Wednesday, November 30, 2011

Are you too busy doing to bother with where you are going?

by Steven M. Worth

Some of us are more guilty of this than others.  It is not that those who concentrate on the day-to-day are shallow or shortsighted necessarily--the case can certainly be made that if you “stick to your knitting” doing what you do well, that things tend to work out in the end.  But it is also true that those who know where they are going tend to get there more often than not; and in the course of getting there, they tend to have a shaping influence on the world around them.

In the extreme, this natural dichotomy is also true of association managers who tend to fall into one of two camps.  One is made up of those who focus solely on operational perfection; while the other consists of those who focus solely on a strategic vision.  Both extremes can be frustrating to deal with—with the “doers” rarely questioning the relevance or effectiveness of what they are doing; while the “visionaries” more often than not are surrounded by a great deal of waste and drama.  Ugh…what a choice!

Walter Isaacson’s recent biography of Steve Jobs is a study of a manager who exemplified the second management style.  Politically, Jobs was very much attuned to President Obama; but how did Jobs evaluate the President as a manager?  “Here’s the problem with Obama’s leadership:  He doesn’t like to really piss people off,” Jobs said. “I guess that wasn’t a problem I ever had.”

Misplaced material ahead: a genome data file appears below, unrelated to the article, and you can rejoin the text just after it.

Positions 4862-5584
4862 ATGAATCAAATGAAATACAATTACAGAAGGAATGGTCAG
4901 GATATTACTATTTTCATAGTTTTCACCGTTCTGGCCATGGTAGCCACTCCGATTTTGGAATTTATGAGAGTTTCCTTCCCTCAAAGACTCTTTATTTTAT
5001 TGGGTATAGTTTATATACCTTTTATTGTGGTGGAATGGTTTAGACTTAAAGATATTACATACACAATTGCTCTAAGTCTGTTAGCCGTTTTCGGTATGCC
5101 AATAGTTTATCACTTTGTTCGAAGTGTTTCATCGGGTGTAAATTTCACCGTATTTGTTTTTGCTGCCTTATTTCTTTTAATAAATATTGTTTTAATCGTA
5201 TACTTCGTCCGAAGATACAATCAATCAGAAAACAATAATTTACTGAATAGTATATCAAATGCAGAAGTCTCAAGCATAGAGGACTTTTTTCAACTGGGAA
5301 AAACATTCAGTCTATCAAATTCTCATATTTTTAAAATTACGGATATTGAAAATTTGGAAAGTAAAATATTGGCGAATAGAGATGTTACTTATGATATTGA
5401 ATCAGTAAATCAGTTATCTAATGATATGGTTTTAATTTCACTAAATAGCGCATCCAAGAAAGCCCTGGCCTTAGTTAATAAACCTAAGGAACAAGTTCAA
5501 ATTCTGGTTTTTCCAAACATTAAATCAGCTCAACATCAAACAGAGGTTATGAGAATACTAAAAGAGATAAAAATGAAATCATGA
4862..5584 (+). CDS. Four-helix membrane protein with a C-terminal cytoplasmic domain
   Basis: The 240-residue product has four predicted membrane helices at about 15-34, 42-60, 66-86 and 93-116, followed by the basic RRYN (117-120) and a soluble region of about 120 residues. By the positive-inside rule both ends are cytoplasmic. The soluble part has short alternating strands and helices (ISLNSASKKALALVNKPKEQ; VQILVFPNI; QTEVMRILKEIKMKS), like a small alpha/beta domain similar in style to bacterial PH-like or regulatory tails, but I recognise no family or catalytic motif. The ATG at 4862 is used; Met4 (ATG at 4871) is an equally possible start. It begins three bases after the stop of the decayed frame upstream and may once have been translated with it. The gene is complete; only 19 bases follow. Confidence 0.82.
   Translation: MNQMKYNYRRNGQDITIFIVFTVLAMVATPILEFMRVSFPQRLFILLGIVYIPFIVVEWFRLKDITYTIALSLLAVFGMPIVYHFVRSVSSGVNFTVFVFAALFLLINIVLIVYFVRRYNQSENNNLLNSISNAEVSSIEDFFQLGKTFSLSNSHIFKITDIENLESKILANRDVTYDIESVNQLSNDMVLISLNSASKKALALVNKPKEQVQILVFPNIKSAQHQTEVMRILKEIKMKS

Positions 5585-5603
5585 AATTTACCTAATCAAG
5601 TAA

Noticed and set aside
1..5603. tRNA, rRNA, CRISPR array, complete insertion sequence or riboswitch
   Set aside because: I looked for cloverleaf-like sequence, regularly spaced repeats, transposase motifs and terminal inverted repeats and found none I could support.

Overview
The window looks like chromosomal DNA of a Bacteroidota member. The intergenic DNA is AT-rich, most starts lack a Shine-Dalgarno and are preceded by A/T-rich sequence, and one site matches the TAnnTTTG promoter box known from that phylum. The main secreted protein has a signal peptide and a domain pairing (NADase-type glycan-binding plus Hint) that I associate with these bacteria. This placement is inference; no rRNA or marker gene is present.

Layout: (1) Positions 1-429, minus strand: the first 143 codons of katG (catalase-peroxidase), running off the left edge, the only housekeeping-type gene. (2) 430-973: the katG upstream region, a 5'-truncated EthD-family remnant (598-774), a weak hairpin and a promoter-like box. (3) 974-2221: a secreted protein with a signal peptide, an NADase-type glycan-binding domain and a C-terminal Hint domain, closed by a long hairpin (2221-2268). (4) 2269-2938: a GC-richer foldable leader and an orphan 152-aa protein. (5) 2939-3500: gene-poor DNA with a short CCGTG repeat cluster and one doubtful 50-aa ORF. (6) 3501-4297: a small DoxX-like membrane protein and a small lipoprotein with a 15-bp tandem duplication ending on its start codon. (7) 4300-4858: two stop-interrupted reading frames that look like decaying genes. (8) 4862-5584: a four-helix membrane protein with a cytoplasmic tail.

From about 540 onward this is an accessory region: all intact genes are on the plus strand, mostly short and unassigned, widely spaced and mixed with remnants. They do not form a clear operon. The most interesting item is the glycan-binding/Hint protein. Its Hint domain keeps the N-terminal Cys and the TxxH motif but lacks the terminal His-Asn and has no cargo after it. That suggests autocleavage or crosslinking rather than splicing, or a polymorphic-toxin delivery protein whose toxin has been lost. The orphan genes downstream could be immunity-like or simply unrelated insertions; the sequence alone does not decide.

One cannot read Isaacson’s biography of Jobs without feeling a certain ambivalence about the man.  It is hard to come away from it feeling like Jobs would be a friend or good person to work for.  But it is also hard to deny his shaping influence on how we have incorporated technology into our daily lives.

As in most extremes, the best place for most managers to be is somewhere in the middle.  We need to be constantly questioning the relevance of what we are doing, and to do that we do need to know what it is we are trying to achieve long term.  Member/customer satisfaction is not enough, because members/customers can and do change their minds in a flash if they see something more relevant to their needs somewhere else.  But for the “visionaries” among us, we need also to recognize that efficiencies do matter—no one wants to be part of an organization that does not value its stakeholders’ time, talent or financial resources. 

Efficiency and effectiveness are what senior management is all about, and periodically it is useful to look at the two extremes to make sure we are where we should be.

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